Roadmap to Peace?

Agra 2001 was one of the periodic highpoints of the India- Pakistan relationship, a similar climax of expectations was Vajpayee’s Lahore bus trip in 1999. The Indians had reason to feel aggrieved because of Kargil, when they received President Pervez Musharraf with open arms in New Delhi two years later that became a moot point. Or was their welcome feigned? There was expectation and excitement in the air in Agra that morning when the agreed draft was initialled, the gloom came later when it did not see the light of day, signalling a massive relationship slide. After 9/11 the world’s catchword was “terrorism”, the Indians soon realized that Pakistan’s stupidity in supporting the Taliban regime beyond a fail-safe point was being glossed over because of Pakistan’s primarily role as a US ally in the war against terrorism. The Indians hurriedly re-drew their gameplan to emasculate Pakistan, the raison d’etre the still unexplained attack on India’s Parliament. At the end of Dec 2001 the entire Indian Armed Forces (including the formations withdrawn from facing China and Bangladesh) was stationed en bloc in an offensive posture along Pakistan’s eastern border and along the LOC in Kashmir, subsequently the Indian High Commissioner was recalled permanently and in reciprocation his Pakistani counterpart asked to leave. There was a further low-point, the Pakistan Deputy High Commissioner was expelled because of concocted and childish allegations, subsequently proven patently false by Indian courts.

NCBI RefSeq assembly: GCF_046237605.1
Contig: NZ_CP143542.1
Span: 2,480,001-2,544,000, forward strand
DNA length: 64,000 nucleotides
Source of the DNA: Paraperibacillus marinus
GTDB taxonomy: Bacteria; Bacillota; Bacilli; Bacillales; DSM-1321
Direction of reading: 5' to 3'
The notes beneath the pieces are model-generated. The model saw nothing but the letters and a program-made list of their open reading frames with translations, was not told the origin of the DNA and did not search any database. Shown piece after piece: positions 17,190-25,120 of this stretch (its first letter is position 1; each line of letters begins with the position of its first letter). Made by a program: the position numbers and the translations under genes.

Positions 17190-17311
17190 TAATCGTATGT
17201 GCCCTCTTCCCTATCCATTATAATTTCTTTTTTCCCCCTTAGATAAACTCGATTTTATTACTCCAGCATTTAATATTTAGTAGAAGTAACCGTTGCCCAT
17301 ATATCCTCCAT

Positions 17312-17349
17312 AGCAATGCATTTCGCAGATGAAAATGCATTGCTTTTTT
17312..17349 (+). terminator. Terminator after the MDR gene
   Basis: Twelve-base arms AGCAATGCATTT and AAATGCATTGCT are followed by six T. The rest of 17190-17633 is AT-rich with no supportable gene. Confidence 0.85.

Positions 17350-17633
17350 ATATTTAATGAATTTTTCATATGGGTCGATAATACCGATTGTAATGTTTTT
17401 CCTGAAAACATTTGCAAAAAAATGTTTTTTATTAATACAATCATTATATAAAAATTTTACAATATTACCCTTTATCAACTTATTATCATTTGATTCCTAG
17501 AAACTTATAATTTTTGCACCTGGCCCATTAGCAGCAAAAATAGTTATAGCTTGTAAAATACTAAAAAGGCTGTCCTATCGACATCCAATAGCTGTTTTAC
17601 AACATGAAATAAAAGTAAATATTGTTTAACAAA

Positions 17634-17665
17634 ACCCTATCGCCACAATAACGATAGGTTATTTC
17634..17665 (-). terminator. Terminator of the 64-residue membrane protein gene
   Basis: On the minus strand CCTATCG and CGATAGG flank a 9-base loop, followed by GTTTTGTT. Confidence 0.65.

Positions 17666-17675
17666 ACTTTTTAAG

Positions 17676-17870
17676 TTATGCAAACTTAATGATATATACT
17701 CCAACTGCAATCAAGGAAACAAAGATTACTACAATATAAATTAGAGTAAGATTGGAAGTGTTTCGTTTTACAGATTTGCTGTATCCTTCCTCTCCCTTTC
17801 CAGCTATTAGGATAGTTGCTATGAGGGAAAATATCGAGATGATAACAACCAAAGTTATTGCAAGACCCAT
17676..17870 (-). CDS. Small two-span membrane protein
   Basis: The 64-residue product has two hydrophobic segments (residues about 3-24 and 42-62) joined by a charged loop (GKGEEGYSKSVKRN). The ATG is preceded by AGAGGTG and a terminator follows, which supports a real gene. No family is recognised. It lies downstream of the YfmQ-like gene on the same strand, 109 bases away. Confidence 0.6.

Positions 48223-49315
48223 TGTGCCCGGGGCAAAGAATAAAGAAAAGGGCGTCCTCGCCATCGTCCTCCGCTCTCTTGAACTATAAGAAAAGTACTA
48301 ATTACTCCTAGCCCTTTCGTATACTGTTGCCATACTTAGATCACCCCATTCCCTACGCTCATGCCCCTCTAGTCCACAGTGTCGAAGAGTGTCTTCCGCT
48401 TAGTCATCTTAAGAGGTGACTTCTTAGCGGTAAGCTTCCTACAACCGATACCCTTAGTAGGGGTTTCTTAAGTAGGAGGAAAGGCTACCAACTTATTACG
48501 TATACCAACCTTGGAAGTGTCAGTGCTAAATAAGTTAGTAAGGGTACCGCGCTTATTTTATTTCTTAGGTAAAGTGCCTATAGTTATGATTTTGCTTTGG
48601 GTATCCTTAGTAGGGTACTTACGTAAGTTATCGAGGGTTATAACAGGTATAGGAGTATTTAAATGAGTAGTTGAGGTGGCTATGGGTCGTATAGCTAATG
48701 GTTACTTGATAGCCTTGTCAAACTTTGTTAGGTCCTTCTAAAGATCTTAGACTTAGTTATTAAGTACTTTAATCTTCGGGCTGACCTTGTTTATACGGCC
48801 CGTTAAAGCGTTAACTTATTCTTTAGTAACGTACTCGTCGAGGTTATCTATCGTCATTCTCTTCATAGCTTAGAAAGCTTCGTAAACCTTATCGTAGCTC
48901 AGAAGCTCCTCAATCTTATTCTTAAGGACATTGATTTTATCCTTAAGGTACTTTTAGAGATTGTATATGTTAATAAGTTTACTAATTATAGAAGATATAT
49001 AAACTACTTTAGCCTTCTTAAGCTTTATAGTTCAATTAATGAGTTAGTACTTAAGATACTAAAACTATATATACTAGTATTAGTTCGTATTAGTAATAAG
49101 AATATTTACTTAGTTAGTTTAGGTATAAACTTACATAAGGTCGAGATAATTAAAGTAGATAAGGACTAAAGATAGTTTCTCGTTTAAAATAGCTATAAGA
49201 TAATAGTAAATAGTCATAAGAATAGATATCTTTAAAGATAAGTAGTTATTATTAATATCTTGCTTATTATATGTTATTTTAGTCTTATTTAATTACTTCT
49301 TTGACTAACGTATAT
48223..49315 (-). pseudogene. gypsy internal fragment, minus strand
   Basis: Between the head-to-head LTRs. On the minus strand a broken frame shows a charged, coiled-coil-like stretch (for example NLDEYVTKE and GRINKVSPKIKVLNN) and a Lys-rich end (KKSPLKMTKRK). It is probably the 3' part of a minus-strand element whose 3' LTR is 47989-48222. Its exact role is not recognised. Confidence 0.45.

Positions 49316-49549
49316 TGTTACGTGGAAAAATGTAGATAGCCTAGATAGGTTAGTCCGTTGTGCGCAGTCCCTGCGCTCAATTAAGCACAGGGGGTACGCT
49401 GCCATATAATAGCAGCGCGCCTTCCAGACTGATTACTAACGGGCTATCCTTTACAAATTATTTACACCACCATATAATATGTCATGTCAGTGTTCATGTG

India had not catered for a long drawn out exercise. Other than giving the Pakistani High Command some very anxious moments, the very visible threat turned out to be meaningless in the end, it accomplished nothing. Unlike the Indian public that was fed by a daily diet of chauvinism, both by the BJP and the Indian media, the Pakistani public remained blissfully oblivious of the dangers of the nuclear war. When the tit for tat missile-tests between the two countries made it obvious Pakistan had nuclear-reach way beyond Calcutta, the jingo-istic propaganda back-fired by causing panic in the Indian population, it also caused a massive exodus of foreign expatriates and investment.